Sports Bring People Together

My brother Stephen, a senior at Notre Dame, has been to all 12 Fighting Irish football games this season. Notre Dame had a bye week in mid-October, a chance for Steve to watch football on the couch instead of in the stands.

He went to Knoxville to watch Tennessee play LSU.

Steve has travelled with college friends and has seen family and friends at each stop: high school pals in Pittsburgh and Winston Salem, cousins in Washington, D.C., me in Ann Arbor.

This past Saturday, Notre Dame visited Stanford, so Steve was in Palo Alto. It also meant he spent Thanksgiving with his Aunt Bethy.

While Steve cheers in person, his family gathers around a television in New York. The Thanksgiving leftovers gone, my dad orders a half dozen pizzas. The cousins and aunts and uncles who joined us for the holiday have hit the road, replaced by my older brother’s Notre Dame friends, Chris and John. Both married, Chris brings his wife and John his two young daughters.

John and the girls arrive in the middle of the afternoon; he wants to stick around for the 8:00 kickoff but he isn’t optimistic. Then, his youngest cries, as eight-month-olds tend to do, and his three-year-old nearly does the same whenever our 85-pound golden retriever approaches her. But before we know it, the infant is asleep, the toddler is ignoring Mutsy in favor of her new best friend (my brother’s fiancée, Donna), and Stanford is driving.

Having left our house and returned to their home on Lake George, my cousin Caroline and her parents are watching as well. On Thanksgiving night, the living room was divided as Caroline rooted for her alma mater, Dayton, in a basketball game against my dad’s school, Wake Forest. Dayton’s win set up a game the next day against my mom’s school, Fairfield, also won by the Flyers. It’s unclear whether Caroline will be getting any Christmas presents from my parents this year.

My girlfriend Megan is watching too, though she is preoccupied with her phone. She’s tracking the Michigan women’s basketball team, playing in the Virgin Islands. Just a week earlier we took a short train ride to New Jersey to watch them play Seton Hall. Megan reconnected with the players she worked with the past few years.

One, Carmen Reynolds, is a senior from the suburbs of Columbus, Ohio. Her parents were at the Seton Hall game, because her parents are at every game. Her father has missed just one of Carmen’s college games; her mother has missed only a few. Weeknight road trips to Ann Arbor, Bloomington, and West Lafayette are impressive enough, but consider this recent 10-day stretch: After the Seton Hall game, the Reynolds’ drove to Maryland to leave their car with a relative, then flew to the Virgin Islands and back to Maryland for a game before driving home.

There is more.

The Wednesday night before Thanksgiving involves a tradition I associate with the holiday as much as a turkey dinner: the Preseason N.I.T. at Madison Square Garden. I’ve been going with my dad, brothers, and our family friends for as long as I can remember. Inevitably, past tournaments are rehashed—when we saw Marcus Camby as a freshman; when Iverson went head-to-head with Marbury. Smartphones let us verify the exact year, the team that won. Does it even matter?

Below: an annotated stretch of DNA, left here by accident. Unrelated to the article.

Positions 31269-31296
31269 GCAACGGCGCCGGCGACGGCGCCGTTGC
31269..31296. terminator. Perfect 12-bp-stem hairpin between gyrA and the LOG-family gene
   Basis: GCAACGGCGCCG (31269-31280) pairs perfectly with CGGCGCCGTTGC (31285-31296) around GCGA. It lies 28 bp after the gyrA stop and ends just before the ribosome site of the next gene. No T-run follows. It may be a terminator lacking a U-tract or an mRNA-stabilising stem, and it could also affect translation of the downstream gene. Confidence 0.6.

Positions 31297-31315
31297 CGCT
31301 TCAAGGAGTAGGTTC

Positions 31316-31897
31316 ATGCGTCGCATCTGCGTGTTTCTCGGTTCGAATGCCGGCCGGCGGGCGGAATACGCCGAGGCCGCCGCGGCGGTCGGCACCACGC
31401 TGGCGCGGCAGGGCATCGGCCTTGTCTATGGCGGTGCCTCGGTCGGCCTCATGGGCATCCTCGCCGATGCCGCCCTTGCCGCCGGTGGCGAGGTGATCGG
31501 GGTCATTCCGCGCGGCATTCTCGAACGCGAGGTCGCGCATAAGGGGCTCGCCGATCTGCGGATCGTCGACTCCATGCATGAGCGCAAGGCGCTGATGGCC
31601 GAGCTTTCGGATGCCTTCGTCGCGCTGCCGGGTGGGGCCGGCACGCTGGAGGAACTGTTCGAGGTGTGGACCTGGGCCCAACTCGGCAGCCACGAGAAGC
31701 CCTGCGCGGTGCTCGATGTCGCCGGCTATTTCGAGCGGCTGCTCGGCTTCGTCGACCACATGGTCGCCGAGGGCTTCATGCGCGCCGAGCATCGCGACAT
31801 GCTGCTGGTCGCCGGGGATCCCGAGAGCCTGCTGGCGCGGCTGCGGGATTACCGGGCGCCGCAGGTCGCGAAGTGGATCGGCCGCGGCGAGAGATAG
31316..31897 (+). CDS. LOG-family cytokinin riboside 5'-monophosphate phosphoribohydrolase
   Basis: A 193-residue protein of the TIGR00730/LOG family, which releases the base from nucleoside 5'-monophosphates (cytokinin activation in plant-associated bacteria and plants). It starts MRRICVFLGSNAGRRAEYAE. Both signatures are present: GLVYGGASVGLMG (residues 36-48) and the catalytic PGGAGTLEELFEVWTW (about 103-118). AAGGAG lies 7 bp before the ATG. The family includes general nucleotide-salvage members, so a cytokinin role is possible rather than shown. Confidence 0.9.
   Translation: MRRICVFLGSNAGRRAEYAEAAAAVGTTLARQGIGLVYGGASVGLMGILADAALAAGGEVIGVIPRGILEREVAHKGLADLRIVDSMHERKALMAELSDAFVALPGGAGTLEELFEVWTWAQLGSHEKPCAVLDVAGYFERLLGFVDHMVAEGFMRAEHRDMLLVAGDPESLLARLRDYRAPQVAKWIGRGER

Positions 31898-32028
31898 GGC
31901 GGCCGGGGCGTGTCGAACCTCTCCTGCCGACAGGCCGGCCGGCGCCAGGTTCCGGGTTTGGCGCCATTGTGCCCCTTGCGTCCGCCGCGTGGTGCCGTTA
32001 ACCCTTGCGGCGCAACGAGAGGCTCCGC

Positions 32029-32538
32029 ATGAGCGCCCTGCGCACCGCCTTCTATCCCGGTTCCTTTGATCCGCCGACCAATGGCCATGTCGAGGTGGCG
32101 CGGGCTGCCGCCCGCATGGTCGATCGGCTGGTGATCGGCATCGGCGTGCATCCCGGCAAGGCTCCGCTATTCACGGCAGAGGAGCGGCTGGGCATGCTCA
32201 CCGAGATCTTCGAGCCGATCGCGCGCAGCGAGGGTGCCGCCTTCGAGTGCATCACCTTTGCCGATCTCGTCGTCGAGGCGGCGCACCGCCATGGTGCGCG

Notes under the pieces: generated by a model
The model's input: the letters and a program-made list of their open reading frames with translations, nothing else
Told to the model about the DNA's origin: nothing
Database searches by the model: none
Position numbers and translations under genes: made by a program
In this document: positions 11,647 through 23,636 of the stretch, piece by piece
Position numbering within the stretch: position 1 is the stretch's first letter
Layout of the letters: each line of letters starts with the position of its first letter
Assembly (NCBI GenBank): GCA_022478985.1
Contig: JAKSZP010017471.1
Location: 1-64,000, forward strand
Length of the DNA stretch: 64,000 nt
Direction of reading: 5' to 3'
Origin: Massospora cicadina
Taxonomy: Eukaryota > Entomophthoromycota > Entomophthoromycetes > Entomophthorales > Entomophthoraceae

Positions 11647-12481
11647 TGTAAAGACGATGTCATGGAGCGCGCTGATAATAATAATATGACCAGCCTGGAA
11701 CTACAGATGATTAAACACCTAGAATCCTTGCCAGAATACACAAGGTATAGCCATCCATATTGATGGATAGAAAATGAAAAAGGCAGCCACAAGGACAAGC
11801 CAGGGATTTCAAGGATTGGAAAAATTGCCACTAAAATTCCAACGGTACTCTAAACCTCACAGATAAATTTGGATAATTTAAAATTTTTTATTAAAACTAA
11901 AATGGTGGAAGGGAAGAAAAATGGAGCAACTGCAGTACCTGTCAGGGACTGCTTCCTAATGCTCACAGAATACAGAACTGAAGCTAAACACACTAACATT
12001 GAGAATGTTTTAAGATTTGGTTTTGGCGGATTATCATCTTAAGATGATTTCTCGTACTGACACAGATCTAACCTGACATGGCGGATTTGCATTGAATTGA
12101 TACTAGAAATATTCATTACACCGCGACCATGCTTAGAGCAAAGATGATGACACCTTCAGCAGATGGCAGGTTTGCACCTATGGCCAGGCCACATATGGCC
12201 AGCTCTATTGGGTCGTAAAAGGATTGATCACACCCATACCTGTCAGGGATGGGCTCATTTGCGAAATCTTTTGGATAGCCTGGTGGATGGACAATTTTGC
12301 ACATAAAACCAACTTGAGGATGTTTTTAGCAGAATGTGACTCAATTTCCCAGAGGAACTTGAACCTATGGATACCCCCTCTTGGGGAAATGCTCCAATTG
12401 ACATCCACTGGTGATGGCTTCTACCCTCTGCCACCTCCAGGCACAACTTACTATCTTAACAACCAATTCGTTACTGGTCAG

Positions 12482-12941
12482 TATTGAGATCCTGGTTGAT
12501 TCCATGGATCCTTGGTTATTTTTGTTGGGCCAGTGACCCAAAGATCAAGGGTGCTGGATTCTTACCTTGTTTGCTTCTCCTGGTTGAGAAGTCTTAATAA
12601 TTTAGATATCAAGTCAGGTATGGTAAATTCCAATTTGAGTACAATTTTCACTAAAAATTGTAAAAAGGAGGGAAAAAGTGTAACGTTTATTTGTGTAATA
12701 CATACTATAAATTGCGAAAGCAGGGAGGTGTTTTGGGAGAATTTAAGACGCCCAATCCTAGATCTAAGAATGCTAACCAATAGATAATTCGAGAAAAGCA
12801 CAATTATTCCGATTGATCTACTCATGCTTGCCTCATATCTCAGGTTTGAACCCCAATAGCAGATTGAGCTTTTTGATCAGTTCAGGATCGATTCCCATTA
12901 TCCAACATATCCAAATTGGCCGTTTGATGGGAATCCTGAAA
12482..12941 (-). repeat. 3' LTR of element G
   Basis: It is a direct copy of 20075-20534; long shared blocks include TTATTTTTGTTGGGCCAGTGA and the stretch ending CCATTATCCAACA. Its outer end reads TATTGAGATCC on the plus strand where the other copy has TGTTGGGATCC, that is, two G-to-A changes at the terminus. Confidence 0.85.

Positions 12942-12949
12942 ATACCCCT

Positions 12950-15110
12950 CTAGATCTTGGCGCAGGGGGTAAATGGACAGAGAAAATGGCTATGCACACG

Friends gather at a local middle school field the morning after Thanksgiving for a game of touch football, known as the Turkey Bowl. They couldn’t get enough players last year so the game was cancelled, meaning some of these guys haven’t seen each other in a couple of years. One finds out my brother is engaged. Another has a new job. Another is moving. They decide to meet up at a bar later that night. They’ll all be sore the next day.

Friday morning, my great (and I mean that as a noun and adjective) Aunt Naj, 83, asks me what is wrong with college athletics. She’s only staying for a few days, so we switch the topic to baseball. She mentions Jorge Posada, says the Yankees had to let him go. They should have re-signed Matsui a couple of years ago though. She tells me it was better when you could buy a team yearbook at the start of the baseball season and it would still be mostly accurate at the end of the season, maybe even for a year or two after that.


I’m watching as Andrew Luck leads Stanford down the field, but I’m not paying attention. How could I be expected to focus on someone else’s school after mine had just notched its biggest win in years? Megan and I watched the Michigan-Ohio State game with our friends Jules, a fellow Wolverine, and Lee and Arielle, Michigan fans by association.

The scoreboard showed Michigan ahead most of the game—including at the end—and I’d be lying if I said I didn’t enjoy their company more because of it.

We gather with family and friends to watch, to play, to discuss. As legendary Alabama football coach Bear Bryant once said, “You can’t rally around a math class.”

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